The Batavia Society of Artists is helping Stafford Country Club celebrate its centennial.

About 20 artworks for eight artists will be featured during an Oct. 8 display as part of a champagne and hors d’oeuvres reception for members and guests at Stafford Country Club, 8873 Morganville Rd., Stafford. The reception is scheduled from 6 to 8 p.m.

The artwork – which includes watercolor, oil, acrylic, pastel and Conte crayon, which create finer lines, less dust and are easier to control than charcoal – was created by the artists during an Aug. 10 en plein air painting program. En plein air is a French expression that means “in the open air,” and is used by artists to describe painting outdoors and on location.

Pieces showcase scenery and other historic aspects of the club. The pieces may include grounds designed by Harold L. Olmstead, the 1921 historic landmark clubhouse designed by Herbert Stern, the course’s charming covered bridge or flower gardens found throughout the property.

During the reception, the works will be presented by the artists and auctioned to members of the Stafford Country Club.

A portion of the auction proceeds will help support the Walter J. Travis Scholarship Foundation. The scholarships are open to students interested in various areas of golf, including management of golf courses, amateur golf, turf management or course design.

“So the more paintings sold, the more commission will go towards the Scholarship Fund,” said Teresa Tamfer of the Society of Artists.

Stafford Country Club features a course designed by Walter J. Travis, an amateur golfer in the early 1900s who went on to become a noted golf course architect, or designer.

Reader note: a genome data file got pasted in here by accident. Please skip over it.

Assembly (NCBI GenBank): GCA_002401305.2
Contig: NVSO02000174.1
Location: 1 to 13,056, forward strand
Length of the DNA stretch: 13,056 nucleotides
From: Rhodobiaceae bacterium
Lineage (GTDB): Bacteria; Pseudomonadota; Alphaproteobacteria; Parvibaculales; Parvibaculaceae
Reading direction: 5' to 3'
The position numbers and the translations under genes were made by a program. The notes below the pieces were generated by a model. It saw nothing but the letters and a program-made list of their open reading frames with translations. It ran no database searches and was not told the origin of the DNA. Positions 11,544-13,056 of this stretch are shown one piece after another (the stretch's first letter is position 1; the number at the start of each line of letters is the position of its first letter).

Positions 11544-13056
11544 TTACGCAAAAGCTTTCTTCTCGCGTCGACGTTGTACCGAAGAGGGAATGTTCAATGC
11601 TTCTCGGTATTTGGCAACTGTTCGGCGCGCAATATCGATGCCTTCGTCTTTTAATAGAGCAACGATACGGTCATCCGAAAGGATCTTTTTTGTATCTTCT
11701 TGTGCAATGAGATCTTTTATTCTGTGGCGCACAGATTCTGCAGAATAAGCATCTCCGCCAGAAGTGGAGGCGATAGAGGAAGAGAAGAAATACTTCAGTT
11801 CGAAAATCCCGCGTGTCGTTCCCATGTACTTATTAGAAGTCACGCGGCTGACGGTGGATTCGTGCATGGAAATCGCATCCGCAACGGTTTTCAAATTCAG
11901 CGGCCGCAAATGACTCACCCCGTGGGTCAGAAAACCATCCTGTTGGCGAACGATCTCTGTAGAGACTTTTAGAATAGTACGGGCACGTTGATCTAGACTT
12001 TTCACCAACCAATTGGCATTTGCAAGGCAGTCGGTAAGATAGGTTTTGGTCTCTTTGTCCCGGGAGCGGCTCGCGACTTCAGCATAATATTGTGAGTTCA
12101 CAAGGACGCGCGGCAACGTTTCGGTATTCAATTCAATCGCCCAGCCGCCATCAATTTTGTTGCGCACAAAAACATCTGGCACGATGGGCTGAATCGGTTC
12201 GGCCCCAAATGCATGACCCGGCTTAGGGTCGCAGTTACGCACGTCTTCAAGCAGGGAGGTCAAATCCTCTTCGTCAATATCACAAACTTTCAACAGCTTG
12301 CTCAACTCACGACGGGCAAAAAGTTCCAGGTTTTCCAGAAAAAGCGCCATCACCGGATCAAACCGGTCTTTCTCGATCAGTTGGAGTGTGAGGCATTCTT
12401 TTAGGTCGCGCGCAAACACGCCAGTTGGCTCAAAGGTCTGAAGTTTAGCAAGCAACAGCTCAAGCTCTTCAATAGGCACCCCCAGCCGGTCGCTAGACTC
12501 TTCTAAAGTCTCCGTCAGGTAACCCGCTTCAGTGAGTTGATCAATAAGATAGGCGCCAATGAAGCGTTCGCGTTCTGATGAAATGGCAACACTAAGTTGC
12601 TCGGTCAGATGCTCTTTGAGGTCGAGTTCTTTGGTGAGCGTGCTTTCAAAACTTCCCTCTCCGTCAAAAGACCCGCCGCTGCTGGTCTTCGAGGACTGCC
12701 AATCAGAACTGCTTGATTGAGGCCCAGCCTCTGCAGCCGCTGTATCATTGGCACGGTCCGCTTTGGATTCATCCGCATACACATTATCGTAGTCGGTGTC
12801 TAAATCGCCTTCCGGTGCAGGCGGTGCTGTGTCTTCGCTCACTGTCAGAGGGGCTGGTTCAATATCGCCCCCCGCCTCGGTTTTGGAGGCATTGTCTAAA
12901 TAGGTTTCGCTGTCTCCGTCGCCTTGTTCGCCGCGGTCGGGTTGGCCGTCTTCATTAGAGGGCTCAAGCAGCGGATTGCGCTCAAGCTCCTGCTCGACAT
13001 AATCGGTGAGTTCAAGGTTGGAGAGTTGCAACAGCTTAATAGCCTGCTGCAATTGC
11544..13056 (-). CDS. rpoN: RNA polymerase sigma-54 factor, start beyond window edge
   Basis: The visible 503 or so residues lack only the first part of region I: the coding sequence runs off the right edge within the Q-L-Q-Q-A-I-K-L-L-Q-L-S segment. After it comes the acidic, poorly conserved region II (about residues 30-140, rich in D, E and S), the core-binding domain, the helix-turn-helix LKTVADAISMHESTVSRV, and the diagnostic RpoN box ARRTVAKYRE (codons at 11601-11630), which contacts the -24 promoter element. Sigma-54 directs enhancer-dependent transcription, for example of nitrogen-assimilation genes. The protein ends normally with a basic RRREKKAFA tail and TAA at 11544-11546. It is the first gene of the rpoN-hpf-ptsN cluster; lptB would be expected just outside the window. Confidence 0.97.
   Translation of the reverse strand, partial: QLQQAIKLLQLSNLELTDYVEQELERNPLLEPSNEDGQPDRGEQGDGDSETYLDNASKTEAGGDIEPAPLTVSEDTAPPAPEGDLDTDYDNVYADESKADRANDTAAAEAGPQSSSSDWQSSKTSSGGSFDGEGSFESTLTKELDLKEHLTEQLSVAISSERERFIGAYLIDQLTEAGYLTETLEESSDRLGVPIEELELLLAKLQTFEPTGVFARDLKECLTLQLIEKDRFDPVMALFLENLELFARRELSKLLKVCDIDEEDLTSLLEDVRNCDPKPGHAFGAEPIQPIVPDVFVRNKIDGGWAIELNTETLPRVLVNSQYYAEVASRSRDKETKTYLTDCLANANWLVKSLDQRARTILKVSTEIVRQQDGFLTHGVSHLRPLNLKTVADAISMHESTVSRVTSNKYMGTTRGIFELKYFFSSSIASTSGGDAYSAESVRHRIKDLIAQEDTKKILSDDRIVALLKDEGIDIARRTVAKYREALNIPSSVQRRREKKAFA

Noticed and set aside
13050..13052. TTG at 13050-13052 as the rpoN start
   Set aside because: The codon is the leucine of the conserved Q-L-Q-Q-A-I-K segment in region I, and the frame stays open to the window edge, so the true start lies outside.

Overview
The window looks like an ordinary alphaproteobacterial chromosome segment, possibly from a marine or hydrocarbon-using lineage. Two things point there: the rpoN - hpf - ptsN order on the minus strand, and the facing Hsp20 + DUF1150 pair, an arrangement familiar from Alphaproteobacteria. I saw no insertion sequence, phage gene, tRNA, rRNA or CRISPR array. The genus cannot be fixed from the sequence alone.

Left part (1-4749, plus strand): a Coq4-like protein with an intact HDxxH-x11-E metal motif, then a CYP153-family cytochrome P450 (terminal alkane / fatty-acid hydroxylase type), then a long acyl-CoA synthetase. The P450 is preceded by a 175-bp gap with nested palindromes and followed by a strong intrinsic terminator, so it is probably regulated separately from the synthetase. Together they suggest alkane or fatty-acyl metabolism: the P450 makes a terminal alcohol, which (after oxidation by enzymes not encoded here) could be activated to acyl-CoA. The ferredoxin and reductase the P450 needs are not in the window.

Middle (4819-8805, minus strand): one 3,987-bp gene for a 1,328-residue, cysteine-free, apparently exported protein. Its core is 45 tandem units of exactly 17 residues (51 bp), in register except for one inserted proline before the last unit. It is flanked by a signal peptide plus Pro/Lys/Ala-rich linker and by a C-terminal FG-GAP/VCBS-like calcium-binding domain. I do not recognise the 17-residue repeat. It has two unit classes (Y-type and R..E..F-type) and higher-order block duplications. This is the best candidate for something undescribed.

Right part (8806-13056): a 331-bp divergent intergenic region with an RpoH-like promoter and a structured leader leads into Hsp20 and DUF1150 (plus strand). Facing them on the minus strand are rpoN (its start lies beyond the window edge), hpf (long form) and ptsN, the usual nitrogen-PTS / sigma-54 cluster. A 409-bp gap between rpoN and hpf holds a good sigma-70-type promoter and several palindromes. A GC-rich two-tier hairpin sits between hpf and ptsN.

Travis was innovative in his approach to golf course design. In a “Practical Golf” chapter on hazards, Travis was critical of the ubiquitous and, to him, unappealing cross-bunkers that stretched all the way across the fairway at predictable intervals. Rather, he argued for more strategically and visually appealing bunkers placed along the edges of fairways, stating, “Hazards arranged somewhat upon the lines indicated, rather than slavishly following the system adopted on the great majority of our courses, would, I think, make the game vastly more interesting, and more provocative of better golf all around.”

The Society of Artists, itself, has been around for more than 70 years.

Tamfer said the artists’ organization was “excited to be part of this creative event and to honor this ‘Gem of Genesee County.’ ”

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